Darryl Meattey says he voted for President Donald Trump in 2016 because he believed Trump would stick up for "the little man"—including small businesses like the one Meatty runs in Troy, New Hampshire.
Now, Trump's trade war might be driving Meattey out of business.
"I thought he was going to be different, but these tariffs are killing my business," Meattey, the owner of Surell Accessories, a manufacturer of cold weather apparel including gloves, hats, and scarves, wrote this week in an op-ed for the Concord Monitor. Tariffs on imported goods from China have amounted to a $500,000 tax increase on his businesses, Meattey writes, and have caused sales to decline by about 10 percent.
Despite the president's rhetoric, American businesses and consumers are bearing the brunt of the trade war with China—as a variety of studies have shown. For them, the next few weeks could be critical. Trump's promised "phase one" trade deal with China, announced in mid-October, has yet to materialize in any detail. Unless a deal is actually struck, the Trump administration could follow through with the threat to impose another round of new tariffs—covering everything not already subject to other tariffs—on December 15.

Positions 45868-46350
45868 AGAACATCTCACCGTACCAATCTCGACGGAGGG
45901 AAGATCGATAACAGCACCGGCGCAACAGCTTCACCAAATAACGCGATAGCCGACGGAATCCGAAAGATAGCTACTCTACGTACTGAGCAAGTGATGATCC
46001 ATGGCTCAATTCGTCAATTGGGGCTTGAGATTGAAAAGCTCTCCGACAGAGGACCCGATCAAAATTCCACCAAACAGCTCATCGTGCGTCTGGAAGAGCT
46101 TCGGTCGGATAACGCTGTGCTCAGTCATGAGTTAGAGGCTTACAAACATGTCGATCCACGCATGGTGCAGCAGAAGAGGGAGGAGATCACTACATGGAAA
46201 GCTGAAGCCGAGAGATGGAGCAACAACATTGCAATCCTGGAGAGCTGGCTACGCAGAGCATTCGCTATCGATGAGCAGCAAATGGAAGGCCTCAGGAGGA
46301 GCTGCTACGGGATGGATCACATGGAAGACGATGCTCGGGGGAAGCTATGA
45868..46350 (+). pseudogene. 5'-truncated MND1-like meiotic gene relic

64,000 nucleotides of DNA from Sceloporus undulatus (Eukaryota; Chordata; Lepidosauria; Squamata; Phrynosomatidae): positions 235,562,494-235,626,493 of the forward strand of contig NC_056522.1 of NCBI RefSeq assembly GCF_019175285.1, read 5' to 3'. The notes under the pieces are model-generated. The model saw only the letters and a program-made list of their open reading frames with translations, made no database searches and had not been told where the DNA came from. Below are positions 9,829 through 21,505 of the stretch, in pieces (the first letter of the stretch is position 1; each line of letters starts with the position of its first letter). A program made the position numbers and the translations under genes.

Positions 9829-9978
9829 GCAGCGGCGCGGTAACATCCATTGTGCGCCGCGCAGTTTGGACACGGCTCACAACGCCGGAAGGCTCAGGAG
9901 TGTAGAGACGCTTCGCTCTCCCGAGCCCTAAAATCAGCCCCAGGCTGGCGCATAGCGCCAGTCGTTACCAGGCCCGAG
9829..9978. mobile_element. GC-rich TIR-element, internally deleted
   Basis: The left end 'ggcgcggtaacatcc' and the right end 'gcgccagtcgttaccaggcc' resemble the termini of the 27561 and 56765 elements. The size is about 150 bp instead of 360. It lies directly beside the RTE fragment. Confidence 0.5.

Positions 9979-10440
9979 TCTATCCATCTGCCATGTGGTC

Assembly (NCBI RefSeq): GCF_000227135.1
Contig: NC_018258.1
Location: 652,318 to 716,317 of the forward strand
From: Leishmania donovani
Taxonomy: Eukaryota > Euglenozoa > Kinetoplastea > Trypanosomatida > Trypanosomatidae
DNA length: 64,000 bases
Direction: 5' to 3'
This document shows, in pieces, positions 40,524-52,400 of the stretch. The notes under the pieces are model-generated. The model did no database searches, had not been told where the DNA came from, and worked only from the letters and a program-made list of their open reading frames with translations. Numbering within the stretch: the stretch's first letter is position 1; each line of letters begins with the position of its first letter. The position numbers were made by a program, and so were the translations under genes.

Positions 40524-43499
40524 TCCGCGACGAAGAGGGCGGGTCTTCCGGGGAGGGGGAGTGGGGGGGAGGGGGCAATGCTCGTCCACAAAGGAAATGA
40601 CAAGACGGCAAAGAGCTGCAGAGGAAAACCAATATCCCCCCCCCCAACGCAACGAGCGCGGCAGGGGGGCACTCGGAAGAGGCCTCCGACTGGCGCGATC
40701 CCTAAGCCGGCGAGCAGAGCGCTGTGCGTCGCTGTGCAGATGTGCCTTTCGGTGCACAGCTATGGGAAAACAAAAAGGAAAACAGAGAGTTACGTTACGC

China is seeking a commitment from Trump to roll back tariffs as part of the "phase one" deal, and the White House has reportedly been unwilling to make that promise. Raising tariffs yet again would seem to make a deal even less likely in the short term.
"I'm not sure we're going to get a deal done by December 15," Myron Brilliant, executive vice president and head of international affairs at the U.S. Chamber of Commerce, told CNBC last week. He said both sides need to be willing to accept compromises: China should not expect the U.S. to suspend all tariffs as part of a "phase one" deal, while the Trump administration should be willing to suspend the planned December tariffs and roll back some others.
If that doesn't happen, it will mean more pain for American retailers. The set of tariffs going into effect on December 15 will hit a wide range of consumer goods—everything from children's toys to laptops, gaming consoles, and other home electronics. The Trump administration originally planned to impose those tariffs in September but postponed their effective date to avoid hitting retailers and consumers during the holiday shopping season. The decision to postpone is an admission that Americans are indeed paying for the tariffs, and an indication of how potentially damaging the so-called "List 4B" tariffs could be to the economy.